BIND covered under which license and does it conatin any cryptographic content ? - OT

Jeff Lightner jlightner at
Thu Jul 19 12:16:51 UTC 2007

It wasn't "simplification" - it was design.  After the American
Revolution when Mr. Webster published his dictionary he purposefully
changed the spelling of many words to "Americanize" them in an attempt
to further separate "The Colonies" from "The King's English" to
reinforce the fact we were now independent "States".   This is also why
we spell "color" instead of "colour" and various other differences.
Most people here don't really care about the separation any more but
since the spelling used is taught early on we continue to use them that

Interestingly I once had a UK manager challenge me on my use of "insure"
rather than "ensure".   There is an entire article about the use of
those words that shows both are proper in either American or UK English
and it is only custom that determines which side of the Atlantic uses
which word in which context.  After sending that on to him he told me
he'd never challenge my use of words again. :-)

P.S.  In neither UK nor American English is "contain" spelled "conatin"

-----Original Message-----
From: bind-users-bounce at [mailto:bind-users-bounce at] On
Behalf Of Roland Dirlewanger
Sent: Thursday, July 19, 2007 5:28 AM
To: Stephane Bortzmeyer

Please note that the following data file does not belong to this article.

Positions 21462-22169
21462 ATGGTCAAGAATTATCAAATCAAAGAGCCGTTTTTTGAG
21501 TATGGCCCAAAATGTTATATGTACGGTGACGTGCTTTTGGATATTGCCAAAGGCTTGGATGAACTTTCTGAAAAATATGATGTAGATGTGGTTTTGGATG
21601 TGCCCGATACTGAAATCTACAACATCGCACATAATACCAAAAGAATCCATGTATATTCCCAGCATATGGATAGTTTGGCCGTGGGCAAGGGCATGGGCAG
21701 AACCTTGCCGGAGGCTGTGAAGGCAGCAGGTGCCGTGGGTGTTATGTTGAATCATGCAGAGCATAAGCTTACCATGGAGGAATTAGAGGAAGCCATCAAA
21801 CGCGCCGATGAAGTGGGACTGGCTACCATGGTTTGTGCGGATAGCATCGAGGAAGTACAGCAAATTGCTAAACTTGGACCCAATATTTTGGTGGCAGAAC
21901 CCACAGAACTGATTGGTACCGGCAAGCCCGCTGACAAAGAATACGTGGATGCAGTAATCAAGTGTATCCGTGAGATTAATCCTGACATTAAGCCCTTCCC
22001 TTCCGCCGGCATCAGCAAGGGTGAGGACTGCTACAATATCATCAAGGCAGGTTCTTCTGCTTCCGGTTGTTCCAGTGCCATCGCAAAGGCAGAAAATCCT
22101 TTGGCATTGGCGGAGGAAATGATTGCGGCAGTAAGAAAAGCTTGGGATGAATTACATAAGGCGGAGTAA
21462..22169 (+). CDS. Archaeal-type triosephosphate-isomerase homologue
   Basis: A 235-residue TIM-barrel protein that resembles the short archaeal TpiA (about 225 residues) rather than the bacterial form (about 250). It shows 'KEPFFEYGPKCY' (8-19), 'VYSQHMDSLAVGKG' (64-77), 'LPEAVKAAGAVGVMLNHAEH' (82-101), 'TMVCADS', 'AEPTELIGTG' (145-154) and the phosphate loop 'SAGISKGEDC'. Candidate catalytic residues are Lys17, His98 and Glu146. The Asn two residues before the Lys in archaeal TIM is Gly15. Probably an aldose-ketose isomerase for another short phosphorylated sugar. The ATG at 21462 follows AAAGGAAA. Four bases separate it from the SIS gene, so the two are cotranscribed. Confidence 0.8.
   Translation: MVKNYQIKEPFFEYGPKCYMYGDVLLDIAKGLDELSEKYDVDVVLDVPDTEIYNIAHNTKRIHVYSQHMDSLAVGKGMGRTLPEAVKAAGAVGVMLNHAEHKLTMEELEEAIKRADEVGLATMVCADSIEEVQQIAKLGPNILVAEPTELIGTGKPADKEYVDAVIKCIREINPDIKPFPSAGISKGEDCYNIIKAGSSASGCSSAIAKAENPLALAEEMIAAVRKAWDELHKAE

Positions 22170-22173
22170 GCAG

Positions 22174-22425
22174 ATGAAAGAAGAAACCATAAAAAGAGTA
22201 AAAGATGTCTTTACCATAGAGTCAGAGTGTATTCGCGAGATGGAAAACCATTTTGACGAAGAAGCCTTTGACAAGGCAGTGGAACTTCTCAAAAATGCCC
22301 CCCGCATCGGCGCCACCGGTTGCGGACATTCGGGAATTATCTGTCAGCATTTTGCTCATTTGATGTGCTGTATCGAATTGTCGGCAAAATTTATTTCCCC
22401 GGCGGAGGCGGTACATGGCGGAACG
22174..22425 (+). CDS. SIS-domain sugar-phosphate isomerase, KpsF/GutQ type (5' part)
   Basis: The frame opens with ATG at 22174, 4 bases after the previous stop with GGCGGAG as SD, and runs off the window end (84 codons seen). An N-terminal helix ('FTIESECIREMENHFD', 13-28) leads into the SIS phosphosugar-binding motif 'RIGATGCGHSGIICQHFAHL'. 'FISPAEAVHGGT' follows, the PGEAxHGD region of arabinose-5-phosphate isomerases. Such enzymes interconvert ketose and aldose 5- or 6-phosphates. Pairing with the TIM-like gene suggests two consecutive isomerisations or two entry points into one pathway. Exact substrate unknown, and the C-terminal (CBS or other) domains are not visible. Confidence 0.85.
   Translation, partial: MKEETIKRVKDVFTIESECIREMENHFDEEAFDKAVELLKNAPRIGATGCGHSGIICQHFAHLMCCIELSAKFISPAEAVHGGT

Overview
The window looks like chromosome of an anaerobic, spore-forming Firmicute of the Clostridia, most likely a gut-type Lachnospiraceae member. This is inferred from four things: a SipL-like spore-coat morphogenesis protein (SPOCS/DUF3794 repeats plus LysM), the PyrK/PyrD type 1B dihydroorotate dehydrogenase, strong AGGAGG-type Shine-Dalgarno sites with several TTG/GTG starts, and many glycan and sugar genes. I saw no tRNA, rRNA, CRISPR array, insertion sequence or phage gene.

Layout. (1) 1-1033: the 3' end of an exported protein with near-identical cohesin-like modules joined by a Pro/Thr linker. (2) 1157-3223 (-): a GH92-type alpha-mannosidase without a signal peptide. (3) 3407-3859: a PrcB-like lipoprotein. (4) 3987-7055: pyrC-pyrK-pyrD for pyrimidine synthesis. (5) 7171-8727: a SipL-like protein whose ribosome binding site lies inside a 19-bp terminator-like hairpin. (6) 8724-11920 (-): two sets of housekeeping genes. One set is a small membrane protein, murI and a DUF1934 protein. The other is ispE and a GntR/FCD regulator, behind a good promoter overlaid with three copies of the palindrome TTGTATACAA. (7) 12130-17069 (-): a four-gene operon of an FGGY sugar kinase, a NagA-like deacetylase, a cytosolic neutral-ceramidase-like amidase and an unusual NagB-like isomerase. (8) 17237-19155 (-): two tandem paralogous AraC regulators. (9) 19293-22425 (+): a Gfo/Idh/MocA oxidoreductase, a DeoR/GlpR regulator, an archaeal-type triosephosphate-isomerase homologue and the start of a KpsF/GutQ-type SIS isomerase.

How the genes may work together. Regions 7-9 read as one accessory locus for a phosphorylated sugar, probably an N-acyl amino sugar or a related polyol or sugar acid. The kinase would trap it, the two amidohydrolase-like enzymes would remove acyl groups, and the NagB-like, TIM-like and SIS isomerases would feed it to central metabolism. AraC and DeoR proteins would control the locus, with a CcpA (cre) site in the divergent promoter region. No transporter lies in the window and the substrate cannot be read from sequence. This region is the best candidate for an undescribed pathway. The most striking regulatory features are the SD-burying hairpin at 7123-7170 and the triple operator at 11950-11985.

Cc: Lulu; comp-protocols-dns-bind at
Subject: Re: BIND covered under which license and does it conatin any
cryptographic content ?

Stephane Bortzmeyer wrote:

> And why do some people write licence with a c and some with a s?
I'm far from being an expert in Engish's etimology, but with a little 
help of a dictionary, It seems that the English word "licence"  comes 
from the word "licence" which appeared in the French language in the 
XIIth century.

When it crossed the Channel, the noun "licence" was kept unchanged, but 
strangely enough, the verb made out of it became "to license". Some time

later, when both words crossed the Atlantic, some kind of simplification

was made and both noun and verb became spelled the same way.

Thus "the licence" is UK English, "the license" is US English.


Roland Dirlewanger <Roland.Dirlewanger at>
CNRS - Delegation Aquitaine-Limousin
Esplanade des Arts et Metiers

Tel :, Fax :

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